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Fire, Fuel and Smoke

Logo for Fire, Fuel and Smoke Program

Fire, Fuel, and Smoke Program

The Fire, Fuel, and Smoke Program has a national charter to conduct fundamental and applied research relating to wildland fire processes, terrestrial and atmospheric effects of fire, and ecological adaptations to fire.
Prescribed fire

Effects of "daylighting" on whitebark pine stands

Whitebark pine populations are so low that future disturbances could cause local extinctions. Tree thinning and prescribed burning have been used to successfully restore declining whitebark pine stands. Another technique, effective and less expensive, is called daylighting, in which competing trees that surround the whitebark pine tree are removed.
Pre-ignition heating

Evaluating flame structure in laboratory-based fires

Experimental evidence now shows that flame impingement is required for the ignition of fine fuel particles responsible for the spread of wildland fires. However, the characteristics of the non-steady flame zone that produce convective heating of fuel particles has not been studied.
Burning wheat field

Improving agricultural smoke decision support tools

The production cycle of cereal crops and grasses, which are important agriculture products of the Northwest, includes burning fields of post-harvest residue such as wheat stubble. Like smoke from forest fires, smoke produced by agricultural burning can have harmful effects on public health.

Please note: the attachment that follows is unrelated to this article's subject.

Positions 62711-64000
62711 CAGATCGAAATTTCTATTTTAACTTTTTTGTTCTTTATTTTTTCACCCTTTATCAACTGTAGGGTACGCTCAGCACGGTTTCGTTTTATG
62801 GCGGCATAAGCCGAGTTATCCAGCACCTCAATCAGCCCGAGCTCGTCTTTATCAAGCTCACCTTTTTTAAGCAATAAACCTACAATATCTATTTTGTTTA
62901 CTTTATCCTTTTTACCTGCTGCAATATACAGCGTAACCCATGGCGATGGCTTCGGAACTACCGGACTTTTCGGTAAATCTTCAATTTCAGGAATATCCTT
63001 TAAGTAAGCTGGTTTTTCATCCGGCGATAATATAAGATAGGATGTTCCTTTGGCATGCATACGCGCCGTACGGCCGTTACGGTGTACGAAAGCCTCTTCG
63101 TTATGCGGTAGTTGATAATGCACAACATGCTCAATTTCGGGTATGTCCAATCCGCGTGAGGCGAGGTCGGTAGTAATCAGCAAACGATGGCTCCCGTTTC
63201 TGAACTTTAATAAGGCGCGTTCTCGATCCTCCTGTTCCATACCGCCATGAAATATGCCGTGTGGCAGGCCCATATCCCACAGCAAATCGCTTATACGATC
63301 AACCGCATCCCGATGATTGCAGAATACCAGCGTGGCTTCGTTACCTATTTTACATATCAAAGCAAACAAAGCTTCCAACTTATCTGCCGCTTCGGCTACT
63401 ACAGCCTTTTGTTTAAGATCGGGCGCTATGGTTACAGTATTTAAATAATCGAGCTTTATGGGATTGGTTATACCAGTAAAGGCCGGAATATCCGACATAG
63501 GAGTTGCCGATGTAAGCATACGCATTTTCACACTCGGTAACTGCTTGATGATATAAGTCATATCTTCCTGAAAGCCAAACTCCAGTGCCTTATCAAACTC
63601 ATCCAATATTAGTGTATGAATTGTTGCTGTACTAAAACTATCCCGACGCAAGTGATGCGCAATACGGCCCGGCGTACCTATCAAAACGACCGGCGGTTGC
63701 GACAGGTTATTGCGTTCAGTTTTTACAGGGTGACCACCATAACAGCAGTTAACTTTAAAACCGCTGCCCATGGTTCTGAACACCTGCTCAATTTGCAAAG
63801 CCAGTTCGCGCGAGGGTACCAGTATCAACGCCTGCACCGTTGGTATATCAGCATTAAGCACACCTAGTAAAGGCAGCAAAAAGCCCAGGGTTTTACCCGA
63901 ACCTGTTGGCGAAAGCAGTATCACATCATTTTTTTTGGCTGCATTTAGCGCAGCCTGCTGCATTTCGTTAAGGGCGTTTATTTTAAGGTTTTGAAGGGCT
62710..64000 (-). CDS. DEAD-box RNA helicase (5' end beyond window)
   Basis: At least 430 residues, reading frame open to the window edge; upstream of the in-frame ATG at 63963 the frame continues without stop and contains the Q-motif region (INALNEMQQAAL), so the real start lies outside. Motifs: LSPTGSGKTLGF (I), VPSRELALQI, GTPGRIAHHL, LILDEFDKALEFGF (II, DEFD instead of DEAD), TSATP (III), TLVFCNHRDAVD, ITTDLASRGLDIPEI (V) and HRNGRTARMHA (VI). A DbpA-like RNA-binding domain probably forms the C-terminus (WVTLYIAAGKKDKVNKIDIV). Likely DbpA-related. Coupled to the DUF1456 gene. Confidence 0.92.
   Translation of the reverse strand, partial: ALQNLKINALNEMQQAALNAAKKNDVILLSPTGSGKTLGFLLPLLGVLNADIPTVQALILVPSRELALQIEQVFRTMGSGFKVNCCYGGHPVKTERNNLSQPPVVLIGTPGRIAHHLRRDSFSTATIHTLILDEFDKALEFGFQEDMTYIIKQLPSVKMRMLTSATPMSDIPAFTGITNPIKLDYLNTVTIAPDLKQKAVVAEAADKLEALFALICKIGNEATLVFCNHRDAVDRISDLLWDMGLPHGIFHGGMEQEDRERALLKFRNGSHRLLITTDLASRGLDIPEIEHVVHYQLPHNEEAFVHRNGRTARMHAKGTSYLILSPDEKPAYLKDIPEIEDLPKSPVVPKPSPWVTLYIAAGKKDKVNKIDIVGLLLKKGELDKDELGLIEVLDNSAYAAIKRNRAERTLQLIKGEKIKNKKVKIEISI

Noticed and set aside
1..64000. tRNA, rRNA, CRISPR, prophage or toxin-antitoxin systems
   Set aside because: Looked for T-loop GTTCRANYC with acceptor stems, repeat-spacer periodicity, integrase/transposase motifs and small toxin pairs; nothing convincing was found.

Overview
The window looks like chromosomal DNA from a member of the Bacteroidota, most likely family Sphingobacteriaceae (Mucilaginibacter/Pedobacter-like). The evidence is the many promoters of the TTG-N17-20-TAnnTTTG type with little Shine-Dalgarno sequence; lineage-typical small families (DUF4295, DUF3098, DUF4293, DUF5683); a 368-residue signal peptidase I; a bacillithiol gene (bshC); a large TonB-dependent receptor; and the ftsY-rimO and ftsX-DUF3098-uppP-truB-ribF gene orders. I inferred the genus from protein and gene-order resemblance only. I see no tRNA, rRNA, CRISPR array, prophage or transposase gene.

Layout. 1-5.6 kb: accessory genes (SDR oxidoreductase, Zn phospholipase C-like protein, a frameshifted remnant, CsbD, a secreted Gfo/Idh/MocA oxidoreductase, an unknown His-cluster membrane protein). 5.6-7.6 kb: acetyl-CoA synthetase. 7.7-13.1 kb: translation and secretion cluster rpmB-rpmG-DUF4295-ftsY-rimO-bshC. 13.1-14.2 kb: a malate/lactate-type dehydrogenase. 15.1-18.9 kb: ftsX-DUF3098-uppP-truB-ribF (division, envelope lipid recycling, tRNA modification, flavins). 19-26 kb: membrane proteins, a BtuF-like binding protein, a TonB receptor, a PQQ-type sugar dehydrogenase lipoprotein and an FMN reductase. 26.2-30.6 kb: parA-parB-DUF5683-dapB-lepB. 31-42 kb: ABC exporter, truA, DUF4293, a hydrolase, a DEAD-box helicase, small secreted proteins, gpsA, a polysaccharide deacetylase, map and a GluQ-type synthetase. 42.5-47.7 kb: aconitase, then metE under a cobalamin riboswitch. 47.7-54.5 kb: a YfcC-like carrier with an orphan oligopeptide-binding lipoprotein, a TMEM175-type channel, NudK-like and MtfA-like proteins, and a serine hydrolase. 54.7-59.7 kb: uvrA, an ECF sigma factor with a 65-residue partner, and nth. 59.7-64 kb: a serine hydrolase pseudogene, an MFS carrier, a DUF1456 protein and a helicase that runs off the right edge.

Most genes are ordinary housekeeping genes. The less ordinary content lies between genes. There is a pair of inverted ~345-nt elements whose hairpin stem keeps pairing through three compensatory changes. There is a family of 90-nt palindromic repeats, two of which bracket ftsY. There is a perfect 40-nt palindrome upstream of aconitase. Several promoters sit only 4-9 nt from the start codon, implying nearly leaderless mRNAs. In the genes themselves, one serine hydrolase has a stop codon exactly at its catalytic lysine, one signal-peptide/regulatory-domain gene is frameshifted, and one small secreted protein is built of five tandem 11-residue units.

Controlled oil burn

Effects resulting from in situ oil spill burning

Experimental evidence now shows that flame impingement is required for the ignition of fine fuel particles responsible for the spread of wildland fires. However, the characteristics of the non-steady flame zone that produce convective heating of fuel particles has not been studied.
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The Fire, Fuel, and Smoke Science Program (FFS) conducts national and international, cutting-edge work in wildland fire research.

The Program’s scientists, technicians, and support staff conduct research and develop management tools and applications designed to improve understanding of wildland fire and increase the safety and effectiveness of fire, fuel, and smoke management. Specific research activities are focused on physical fire processes, fuel dynamics, smoke emissions and dispersion, fire ecology, fire and fuel management strategies, and science synthesis and delivery. The FFS Program is based at the Missoula Fire Sciences Laboratory in Missoula, Montana.